Blue Sky was tipped into receivership by Oaktree. A restructuring took place with the transfer of Blue Sky’s water and agricultural funds to a subsidiary of Oaktree.

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Terms of the Mesoblast loan agreement

There is no corresponding clause in the Mesoblast loan agreement that converts the debt to equity upon restructuring. In terms of equity, Oaktree received warrants to purchase 1,769,669 American Depositary Shares (ADS) at US$7.26 per ADS as part of the deal. Each ADS is equal to 5 ordinary shares and so the total shares that may be issued are 8,848,345. 

Mesoblast has more than 160 million shares outstanding and so if Oaktree did wish to exercise its warrants, it would end up with a 1.36% stake. 

It is therefore hard to see how Oaktree could be employing the same strategy used with Blue Sky. They are simply not going to end up with enough equity in the event of receivership. Also, as distinct from the Blue Sky case, owning and running a life sciences company requires a very different set of skills to managing funds. 

A change of strategies

Years of economic expansion, cheap money and government stimulus have meant lean times for those involved in distressed debt lending. Anchorage Capital Group, the second biggest scavenger on Wall Street, announced in December that it would close its US$7.4bn flagship fund after 18 years of operation. The firm noted that there were fewer opportunities in distressed debt lending.

Oaktree, while sharing Anchorage’s views, has taken the opposite approach, closing a US$16bn opportunities fund on 16 November 2021. Oaktree believes it can apply its skills elsewhere. 

In a blog post titled, ‘Life Sciences Direct Lending: Just What the Doctor Ordered’, published on Oaktree’s website, Oaktree made the following comment: 

“The thesis for life sciences direct lending is also simple: it fills a funding gap in a part of the market with less competition to lend…

But, first, the investor must have the capacity to value this industry’s complex intellectual property.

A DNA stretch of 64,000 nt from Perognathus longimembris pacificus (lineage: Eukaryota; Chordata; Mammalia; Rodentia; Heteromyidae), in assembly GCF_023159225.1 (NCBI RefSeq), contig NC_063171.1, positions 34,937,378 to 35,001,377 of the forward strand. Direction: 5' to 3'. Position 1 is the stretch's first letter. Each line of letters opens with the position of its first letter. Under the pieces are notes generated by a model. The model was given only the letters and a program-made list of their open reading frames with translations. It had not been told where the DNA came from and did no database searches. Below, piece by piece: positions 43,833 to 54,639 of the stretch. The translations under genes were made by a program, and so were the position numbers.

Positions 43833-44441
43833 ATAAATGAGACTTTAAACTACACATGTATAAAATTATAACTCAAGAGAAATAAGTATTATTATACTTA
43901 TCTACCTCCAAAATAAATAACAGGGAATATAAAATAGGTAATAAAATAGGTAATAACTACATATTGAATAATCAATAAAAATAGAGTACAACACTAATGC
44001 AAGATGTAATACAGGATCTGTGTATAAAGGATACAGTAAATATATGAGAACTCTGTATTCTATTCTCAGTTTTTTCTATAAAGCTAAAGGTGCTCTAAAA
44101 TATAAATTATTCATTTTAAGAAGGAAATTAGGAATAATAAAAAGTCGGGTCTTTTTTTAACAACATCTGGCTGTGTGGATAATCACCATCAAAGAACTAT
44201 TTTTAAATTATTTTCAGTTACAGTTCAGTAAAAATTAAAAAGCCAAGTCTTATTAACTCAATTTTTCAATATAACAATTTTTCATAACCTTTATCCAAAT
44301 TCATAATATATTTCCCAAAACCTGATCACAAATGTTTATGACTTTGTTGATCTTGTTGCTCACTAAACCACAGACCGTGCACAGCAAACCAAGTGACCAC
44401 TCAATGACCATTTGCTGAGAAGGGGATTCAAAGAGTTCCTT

This creates a tremendous opportunity for direct lending teams who combine structuring experience with in-house scientific knowledge. Being able to accurately identify the most significant inflection points in a company’s value during its life-cycle – such as the timing of meaningful clinical data releases or commercial milestones – can allow a lender to secure attractive deal terms even when deploy- ing capital into a de-risking event.”

Oaktree sees an opportunity to earn attractive risk-adjusted returns through their deal with Mesoblast. The good news is that Oaktree believe that an inflection point in the drug approval process may be just around the corner. The bad news is that until this point is reached, Mesoblast will continue burning cash (and fast based on their most recent Appendix 4C). 

The loan offered to Mesoblast is highly structured and reliant on near-term milestones being reached. Failure to meet these or a breach of covenants may cause Oaktree to seek to recover its debt which may force the sale of drug candidates that the debt is likely secured against.

So much flesh will not go to waste

Mesoblast are developing medicines that aim to help sick kids and so it would be a great shame if these assets did not reach commercialisation due solely to a lack of capital. Fortunately, it appears that Oaktree have recognised the value of this IP and so the end of Mesoblast would not necessarily mean an end to the further development of the IP.

In the words of David Attenborough when looking upon the decaying carcass of a humpback whale: “So much flesh will not go to waste.” 

Polar bear and seagulls scavenge a washed up whale carcass symbolising Mesoblast
Bear case